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U.S. Energy Information Administration
Agency overview
FormedOctober 1, 1977
JurisdictionFederal Government of the United States
HeadquartersWashington, D.C.
United States
Annual budget$126.8 million (FY2021)[1]
Agency executives
Parent agencyUnited States Department of Energy

The U.S. Energy Information Administration (EIA) is a principal agency of the U.S. Federal Statistical System responsible for collecting, analyzing, and disseminating energy information to promote sound policymaking, efficient markets, and public understanding of energy and its interaction with the economy and the environment. EIA programs cover data on coal, petroleum, natural gas, electric, renewable and nuclear energy. EIA is part of the U.S. Department of Energy.


The Department of Energy Organization Act of 1977 established EIA as the primary federal government authority on energy statistics and analysis, building upon systems and organizations first established in 1974 following the oil market disruption of 1973.

EIA conducts a comprehensive data collection program that covers the full spectrum of energy sources, end uses, and energy flows; generates short- and long-term domestic and international energy projections; and performs informative energy analyses.

EIA disseminates its data products, analyses, reports, and services to customers and stakeholders primarily through its website and the customer contact center.

Located in Washington, D.C., EIA has about 325 federal employees and a budget of $126.8 million in fiscal year 2021.[1][3]

List of administrators

Portrait Administrator Took office Left office
Lincoln Moses 1978 1980
Erich Evered 1981 1984
Helmut Merklein 1985 1990
Calvin Kent 1990 1993
Jay Hakes 1993 2000
Guy Caruso 2002 2008
Richard G. Newell August 3, 2009 July 1, 2011
Adam Sieminski 2012 2017
Linda Capuano 2018 2021
Joseph DeCarolis April 11, 2022 Present[4]


By law, EIA's products are prepared independently of policy considerations. EIA neither formulates nor advocates any policy conclusions. The Department of Energy Organization Act allows EIA's processes and products to be independent from review by Executive Branch officials; specifically, Section 205(d) says:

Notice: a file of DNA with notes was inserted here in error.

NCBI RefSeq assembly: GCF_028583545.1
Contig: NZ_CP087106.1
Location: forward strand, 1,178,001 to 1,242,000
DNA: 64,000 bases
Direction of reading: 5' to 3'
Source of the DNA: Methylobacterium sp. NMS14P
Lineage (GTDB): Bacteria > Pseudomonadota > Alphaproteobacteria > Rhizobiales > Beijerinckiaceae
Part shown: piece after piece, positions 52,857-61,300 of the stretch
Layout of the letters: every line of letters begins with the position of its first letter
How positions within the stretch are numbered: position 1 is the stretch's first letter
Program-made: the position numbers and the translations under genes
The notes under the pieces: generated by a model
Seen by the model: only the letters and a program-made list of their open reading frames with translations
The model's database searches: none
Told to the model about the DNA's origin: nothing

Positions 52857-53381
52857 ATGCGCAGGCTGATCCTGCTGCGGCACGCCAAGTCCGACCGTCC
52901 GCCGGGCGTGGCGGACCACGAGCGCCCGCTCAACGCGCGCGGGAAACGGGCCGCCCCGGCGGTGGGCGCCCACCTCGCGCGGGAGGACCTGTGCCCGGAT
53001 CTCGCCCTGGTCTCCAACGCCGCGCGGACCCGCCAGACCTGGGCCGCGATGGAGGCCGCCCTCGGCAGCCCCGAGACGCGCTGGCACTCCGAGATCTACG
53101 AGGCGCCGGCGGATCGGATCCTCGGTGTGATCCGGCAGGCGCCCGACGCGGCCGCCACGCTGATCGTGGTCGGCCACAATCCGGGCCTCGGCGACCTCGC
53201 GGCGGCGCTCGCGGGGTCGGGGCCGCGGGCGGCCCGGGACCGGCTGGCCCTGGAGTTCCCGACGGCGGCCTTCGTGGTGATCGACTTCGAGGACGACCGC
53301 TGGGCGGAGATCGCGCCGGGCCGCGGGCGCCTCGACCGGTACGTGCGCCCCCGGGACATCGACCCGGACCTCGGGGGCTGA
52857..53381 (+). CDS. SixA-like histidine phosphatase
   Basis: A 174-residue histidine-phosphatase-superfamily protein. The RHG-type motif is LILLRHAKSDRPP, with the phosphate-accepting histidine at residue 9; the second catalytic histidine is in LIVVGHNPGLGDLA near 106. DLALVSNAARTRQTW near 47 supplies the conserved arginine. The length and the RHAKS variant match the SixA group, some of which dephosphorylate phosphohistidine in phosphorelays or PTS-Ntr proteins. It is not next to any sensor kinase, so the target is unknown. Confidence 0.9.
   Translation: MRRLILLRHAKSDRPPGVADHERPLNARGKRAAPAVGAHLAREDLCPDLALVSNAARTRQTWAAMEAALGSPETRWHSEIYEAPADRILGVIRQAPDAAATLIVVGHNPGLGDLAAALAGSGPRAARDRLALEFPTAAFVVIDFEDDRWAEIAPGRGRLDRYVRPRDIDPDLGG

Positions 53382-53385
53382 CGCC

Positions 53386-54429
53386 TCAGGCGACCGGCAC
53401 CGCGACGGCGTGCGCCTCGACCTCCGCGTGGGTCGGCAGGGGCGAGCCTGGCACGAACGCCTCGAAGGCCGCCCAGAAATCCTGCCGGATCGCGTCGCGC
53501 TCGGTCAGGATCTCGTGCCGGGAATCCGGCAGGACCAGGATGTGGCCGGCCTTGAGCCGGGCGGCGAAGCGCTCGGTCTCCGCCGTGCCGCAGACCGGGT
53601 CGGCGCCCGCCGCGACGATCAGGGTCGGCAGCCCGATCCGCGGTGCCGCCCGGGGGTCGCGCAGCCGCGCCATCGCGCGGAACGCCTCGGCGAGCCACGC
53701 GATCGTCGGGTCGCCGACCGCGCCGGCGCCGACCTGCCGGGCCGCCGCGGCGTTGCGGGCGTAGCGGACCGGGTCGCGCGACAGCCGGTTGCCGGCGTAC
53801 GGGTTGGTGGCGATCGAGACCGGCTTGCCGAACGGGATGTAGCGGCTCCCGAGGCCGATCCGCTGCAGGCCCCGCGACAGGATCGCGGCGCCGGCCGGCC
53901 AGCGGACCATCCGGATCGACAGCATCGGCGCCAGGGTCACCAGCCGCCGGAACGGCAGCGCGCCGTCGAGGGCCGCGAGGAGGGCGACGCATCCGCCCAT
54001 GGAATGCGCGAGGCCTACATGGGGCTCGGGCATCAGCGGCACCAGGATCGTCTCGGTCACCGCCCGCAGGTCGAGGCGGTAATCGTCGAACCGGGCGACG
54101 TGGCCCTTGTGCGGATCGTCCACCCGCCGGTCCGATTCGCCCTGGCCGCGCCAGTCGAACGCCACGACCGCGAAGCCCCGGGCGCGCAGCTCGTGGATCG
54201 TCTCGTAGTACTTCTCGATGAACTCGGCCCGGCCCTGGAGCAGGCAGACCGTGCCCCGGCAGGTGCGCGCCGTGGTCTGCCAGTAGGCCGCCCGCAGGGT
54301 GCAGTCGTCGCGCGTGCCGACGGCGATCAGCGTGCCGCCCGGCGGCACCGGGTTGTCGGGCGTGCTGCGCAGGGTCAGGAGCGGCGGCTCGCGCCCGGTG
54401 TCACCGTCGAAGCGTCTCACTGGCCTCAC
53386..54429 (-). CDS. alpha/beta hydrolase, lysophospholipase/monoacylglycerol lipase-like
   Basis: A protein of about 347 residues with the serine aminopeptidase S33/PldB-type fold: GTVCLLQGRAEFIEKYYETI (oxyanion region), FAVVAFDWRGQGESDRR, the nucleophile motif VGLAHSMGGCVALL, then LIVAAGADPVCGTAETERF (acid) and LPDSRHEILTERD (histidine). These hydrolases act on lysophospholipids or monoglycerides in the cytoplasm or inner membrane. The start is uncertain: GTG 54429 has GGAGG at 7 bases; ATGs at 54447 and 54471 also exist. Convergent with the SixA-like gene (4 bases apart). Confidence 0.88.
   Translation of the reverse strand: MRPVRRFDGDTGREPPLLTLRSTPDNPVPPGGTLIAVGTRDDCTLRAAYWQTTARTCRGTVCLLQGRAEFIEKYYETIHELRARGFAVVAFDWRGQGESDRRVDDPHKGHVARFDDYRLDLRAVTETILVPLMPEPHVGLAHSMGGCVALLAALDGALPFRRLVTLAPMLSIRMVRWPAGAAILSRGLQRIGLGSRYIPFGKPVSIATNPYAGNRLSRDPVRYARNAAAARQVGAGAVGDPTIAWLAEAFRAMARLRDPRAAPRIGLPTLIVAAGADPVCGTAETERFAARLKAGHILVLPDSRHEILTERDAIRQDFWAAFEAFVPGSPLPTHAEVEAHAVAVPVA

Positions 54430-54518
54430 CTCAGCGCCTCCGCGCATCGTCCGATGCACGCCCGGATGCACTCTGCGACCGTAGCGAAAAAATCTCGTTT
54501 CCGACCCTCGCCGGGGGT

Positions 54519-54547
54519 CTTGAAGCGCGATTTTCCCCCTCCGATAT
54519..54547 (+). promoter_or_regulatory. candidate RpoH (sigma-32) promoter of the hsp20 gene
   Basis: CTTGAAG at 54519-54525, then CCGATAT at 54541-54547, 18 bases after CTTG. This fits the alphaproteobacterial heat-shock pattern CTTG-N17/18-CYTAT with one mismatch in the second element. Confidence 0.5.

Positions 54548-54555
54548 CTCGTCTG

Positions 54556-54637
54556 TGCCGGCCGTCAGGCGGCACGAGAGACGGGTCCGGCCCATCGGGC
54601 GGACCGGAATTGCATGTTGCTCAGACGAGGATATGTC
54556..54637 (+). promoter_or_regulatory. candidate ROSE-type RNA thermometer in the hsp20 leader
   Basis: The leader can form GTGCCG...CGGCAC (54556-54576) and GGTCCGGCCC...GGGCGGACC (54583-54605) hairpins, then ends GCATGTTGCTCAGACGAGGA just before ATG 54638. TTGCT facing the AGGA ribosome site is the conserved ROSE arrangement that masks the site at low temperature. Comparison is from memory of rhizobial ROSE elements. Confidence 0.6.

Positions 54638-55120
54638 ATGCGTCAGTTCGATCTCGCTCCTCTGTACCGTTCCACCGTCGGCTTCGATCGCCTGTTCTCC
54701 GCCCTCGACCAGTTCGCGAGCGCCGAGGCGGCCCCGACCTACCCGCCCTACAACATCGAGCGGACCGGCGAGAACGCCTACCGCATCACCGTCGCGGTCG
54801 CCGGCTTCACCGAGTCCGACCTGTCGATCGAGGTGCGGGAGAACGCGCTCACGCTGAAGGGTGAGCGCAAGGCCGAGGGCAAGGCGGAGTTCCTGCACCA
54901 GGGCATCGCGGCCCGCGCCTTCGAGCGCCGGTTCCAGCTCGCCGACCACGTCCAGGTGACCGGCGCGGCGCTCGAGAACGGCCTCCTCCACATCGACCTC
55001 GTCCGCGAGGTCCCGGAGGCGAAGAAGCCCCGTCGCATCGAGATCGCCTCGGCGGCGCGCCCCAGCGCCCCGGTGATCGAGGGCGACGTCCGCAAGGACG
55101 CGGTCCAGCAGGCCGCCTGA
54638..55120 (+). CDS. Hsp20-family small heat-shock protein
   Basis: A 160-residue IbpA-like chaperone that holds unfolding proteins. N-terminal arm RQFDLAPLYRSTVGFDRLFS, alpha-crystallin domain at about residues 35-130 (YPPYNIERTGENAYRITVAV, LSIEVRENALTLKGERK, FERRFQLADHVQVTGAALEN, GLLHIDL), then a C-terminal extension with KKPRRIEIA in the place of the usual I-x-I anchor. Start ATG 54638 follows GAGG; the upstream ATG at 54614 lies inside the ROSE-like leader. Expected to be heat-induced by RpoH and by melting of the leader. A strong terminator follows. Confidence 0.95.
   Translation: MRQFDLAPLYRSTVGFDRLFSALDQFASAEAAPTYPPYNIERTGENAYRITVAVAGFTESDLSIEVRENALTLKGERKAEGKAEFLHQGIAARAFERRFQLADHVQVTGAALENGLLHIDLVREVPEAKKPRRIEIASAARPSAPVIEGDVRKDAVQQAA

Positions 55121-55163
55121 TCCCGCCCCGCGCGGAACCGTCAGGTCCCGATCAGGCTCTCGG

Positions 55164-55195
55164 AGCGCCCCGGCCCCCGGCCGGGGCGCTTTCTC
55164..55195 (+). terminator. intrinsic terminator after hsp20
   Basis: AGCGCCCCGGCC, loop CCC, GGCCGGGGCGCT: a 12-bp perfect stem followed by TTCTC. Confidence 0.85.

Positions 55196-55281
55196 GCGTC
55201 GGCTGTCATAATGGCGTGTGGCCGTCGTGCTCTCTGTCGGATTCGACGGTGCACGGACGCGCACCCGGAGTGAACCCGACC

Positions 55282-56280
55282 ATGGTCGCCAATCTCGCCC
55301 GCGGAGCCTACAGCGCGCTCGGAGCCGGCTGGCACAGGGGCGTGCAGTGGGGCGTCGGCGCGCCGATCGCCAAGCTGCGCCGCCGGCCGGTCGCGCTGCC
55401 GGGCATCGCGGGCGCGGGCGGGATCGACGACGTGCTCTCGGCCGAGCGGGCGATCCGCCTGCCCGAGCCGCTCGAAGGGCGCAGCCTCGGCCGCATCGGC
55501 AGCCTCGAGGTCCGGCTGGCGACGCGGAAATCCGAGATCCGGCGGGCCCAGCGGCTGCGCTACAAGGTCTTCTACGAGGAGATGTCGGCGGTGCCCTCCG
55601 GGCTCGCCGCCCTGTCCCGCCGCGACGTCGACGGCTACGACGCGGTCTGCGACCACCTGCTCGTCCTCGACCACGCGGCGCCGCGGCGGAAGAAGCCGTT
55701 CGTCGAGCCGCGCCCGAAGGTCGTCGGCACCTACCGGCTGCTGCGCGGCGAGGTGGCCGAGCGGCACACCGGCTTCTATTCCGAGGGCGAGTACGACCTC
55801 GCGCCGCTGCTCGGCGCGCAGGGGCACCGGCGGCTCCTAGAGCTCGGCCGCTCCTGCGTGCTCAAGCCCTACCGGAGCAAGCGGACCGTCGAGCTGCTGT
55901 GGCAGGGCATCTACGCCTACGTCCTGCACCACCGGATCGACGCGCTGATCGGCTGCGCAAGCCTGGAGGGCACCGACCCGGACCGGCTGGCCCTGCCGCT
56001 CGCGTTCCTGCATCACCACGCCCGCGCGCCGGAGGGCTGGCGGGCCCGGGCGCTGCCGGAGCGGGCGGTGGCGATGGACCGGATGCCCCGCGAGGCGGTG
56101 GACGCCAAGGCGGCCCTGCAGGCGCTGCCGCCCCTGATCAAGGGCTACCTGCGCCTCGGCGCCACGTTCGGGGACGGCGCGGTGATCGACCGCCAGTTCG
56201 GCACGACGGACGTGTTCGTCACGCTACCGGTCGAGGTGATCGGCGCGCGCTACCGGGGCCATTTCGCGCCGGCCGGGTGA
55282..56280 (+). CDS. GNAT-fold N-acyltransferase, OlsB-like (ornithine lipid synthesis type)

"The Administrator shall not be required to obtain the approval of any other officer or employee of the Department in connection with the collection or analysis of any information; nor shall the Administrator be required, prior to publication, to obtain the approval of any other officer or employee of the United States with respect to the substance of any statistical or forecasting technical reports which he has prepared in accordance with law."[5]


Offices in the James V. Forrestal Building
Figure 3 from the International Energy Outlook 2023 (IEO2023) report. Aggregate energy‑related carbon emissions remain constant to 2050 under the low GDP growth case, otherwise they rise significantly. The analysis is based on current ascertainable policy interventions.

More than two million people use the EIA's information online each month. Some of the EIA's products include:


The Federal Energy Administration Act of 1974 created the Federal Energy Administration (FEA), the first U.S. agency with the primary focus on energy and mandated it to collect, assemble, evaluate, and analyze energy information. It also provided the FEA with data collection enforcement authority for gathering data from energy producing and major consuming firms. Section 52 of the FEA Act mandated establishment of the National Energy Information System to "… contain such energy information as is necessary to carry out the Administration's statistical and forecasting activities …"